". . . little shall I grace my cause

In speaking for myself. Yet, by your gracious patience,

I will a round unvarnish'd tale deliver . . ."

(William Shakespeare's Othello, I.iii.88-90)

Wednesday, March 5, 2008

Teaching Short Stories

All year long I have been teaching an introductory literature course to a small group of homeschoolers. I am organizing our study by genre (fiction, drama, poetry, etc.) so as to enable an analytical approach to the major elements of each.

In December the class completed a unit on short stories. For any of my readers who might be interested, here are the stories we used. Some are slightly more challenging than others, but I would recommend them all as high-interest, enjoyable "reads" suitable for the average junior high or high school student. After each story, I have included a brief annotation highlighting a significant element of the story.

Frank Stockton, "The Lady, or the Tiger?" (lots of good vocabulary and an indeterminate ending that provides a great writing prompt!)
Shirley Jackson, "Charles" (fun, easy story with a surprise ending about an incorrigible kindergartener)
Guy Maupassant, "The Necklace" (another surprise ending; great for studying symbolism)
William Saroyan, "An Ornery Kind of Kid" (excellent growing up story about a father & son; postive portrait of family life; good story for teaching characterization)
Ray Bradbury, "All Summer in a Day" (short, riveting sci-fi with another unexpected ending)
Richard Connell, "The Most Dangerous Game" (Gothic suspense with a twist; especially useful for teaching setting and irony)
O Henry, "The Last Leaf" (not too long, extremely touching with another surprise ending, good for teaching theme and irony), "The Ransom of Red Chief" (just a lot of fun), & "The Gift of the Magi" (a classic, great for irony and theme)
Katherine Mansfield, "The Garden Party" (thought-provoking story about class stratification & caring for others; has an admirable and interesting main female character)
W.W. Jacobs, "The Monkey's Paw" (a touch of horror with another indeterminate ending--lends itself well to "what would you do" discussion)
Somerset Maugham, "The Verger" (interesting story about a humble church janitor who dares to "buck" the system--includes some all-too familiar "church politics" commentary--also great for teaching irony)
Jack London, "To Build a Fire" (setting & descriptive language, naturalistic philosophy, theme of fate)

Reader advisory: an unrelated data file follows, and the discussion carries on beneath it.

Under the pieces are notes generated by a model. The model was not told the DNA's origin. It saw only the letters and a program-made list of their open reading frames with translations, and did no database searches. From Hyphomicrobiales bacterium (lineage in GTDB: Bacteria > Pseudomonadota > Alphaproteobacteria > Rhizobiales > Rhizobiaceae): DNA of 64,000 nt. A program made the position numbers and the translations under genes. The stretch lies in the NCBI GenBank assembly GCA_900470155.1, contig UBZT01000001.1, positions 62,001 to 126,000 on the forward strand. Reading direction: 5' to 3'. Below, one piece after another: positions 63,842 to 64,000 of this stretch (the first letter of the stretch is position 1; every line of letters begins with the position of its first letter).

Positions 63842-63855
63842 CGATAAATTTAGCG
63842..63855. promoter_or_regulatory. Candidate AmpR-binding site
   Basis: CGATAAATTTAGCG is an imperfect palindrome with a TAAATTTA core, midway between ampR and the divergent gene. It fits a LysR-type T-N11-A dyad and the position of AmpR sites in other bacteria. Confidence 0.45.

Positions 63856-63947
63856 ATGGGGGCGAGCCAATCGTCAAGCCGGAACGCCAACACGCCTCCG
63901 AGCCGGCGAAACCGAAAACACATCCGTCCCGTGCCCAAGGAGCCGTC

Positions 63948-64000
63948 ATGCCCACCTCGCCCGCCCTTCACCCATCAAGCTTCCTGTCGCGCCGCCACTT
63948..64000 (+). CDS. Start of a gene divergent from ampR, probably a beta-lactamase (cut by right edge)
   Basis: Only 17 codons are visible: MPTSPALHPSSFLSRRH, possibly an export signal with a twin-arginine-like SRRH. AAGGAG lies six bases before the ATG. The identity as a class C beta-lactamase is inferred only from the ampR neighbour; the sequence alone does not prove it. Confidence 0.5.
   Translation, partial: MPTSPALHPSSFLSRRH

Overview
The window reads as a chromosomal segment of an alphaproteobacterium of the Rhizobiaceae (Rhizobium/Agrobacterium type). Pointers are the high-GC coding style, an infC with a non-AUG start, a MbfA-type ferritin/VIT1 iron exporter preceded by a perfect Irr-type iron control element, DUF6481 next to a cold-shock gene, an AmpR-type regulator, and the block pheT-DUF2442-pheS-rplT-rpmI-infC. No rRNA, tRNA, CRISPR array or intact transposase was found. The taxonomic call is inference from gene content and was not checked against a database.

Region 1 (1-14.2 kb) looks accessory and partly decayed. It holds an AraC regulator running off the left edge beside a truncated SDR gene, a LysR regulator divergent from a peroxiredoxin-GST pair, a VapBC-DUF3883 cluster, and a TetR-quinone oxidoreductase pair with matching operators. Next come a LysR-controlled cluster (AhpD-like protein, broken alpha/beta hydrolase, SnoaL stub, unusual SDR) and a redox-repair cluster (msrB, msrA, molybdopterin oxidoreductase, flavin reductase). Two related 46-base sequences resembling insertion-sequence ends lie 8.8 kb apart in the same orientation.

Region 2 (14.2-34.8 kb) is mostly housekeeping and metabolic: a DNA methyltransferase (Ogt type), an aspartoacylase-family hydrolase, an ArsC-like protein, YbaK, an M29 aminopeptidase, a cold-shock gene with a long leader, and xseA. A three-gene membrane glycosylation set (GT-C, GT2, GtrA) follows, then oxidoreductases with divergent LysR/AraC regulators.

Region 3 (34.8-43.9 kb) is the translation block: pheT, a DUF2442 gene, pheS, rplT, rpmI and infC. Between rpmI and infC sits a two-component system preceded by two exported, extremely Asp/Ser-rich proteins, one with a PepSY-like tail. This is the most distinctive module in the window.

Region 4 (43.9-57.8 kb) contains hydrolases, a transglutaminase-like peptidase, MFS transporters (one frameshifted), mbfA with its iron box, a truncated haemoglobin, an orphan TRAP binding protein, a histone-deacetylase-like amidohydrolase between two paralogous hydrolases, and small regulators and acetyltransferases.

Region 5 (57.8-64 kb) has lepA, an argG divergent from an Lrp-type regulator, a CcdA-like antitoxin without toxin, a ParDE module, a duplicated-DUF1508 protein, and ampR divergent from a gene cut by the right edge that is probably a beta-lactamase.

Many (but not all) of these stories can be found online at ClassicShorts.com. In addition to the stories themselves, I have used as a general reference Laurence Perrine's Literature: Structure, Sound, and Sense (HBJ, Fifth Edition, 1988). If you can put your hands on a copy of this or another of Perrine's books you will have an invaluable aid to understanding and teaching the reading and appreciation of literature.

In addition to reading the stories, students were required to keep a journal in which they recorded their responses to the stories as well as unfamiliar vocabulary words. At the conclusion of the unit they wrote an analytical essay and took a test on their understanding of literary terms. I don't believe in testing on minor details of plot--heck, I can't even remember them all!--because I just don't think it serves any useful purpose other than to test for reading, and I know these students are doing the reading (unlike many in the public school classes I used to teach).

Our class is currently wrapping up a study of Shakespeare's Julius Caesar and preparing to move on to Orwell's Animal Farm and then a unit on poetry. In the future, I hope to be able to include some comments on our experience with those texts as well.


Holli said...

To Build a Fire - Is that the story that takes place in the arctic? and the main character kills his dog to stay warm? It rings a bell but, it has been SO long since I read it. I think I got all choked up over it - 7th grade, Mr. Meier's class :)

Cheryl said...

I think you're thinking of the same story--the man does try to kill the dog--but his hands are already so frozen that he is unable to do so. The man ends up freezing to death and the very end of the story describes the dog running off to find camp (implying the dog survives).

elephantschild said...

Ooooo, I want to hear more about your Poetry unit! (Can I come?)

Cheryl said...

Can you come? Judging from the quality of original work that you have shared on your blog, I think the operative question is, can you teach the class for me?

elephantschild said...

Argh! Never actually taught... anything. Ever.

We'll talk, ok? If I can help some teens not be scared of poetry, that would be time well spent, although I'm hardly the type to be plowing thru Keats... :)

Karen said...

I had planned on starting Animal Farm last week, but decided that I needed to split my children up into two groups. The younger ones will be reading through the book for exposure, while the older two will be studying it in depth. I would love to hear more about your Animal Farm unit. Karen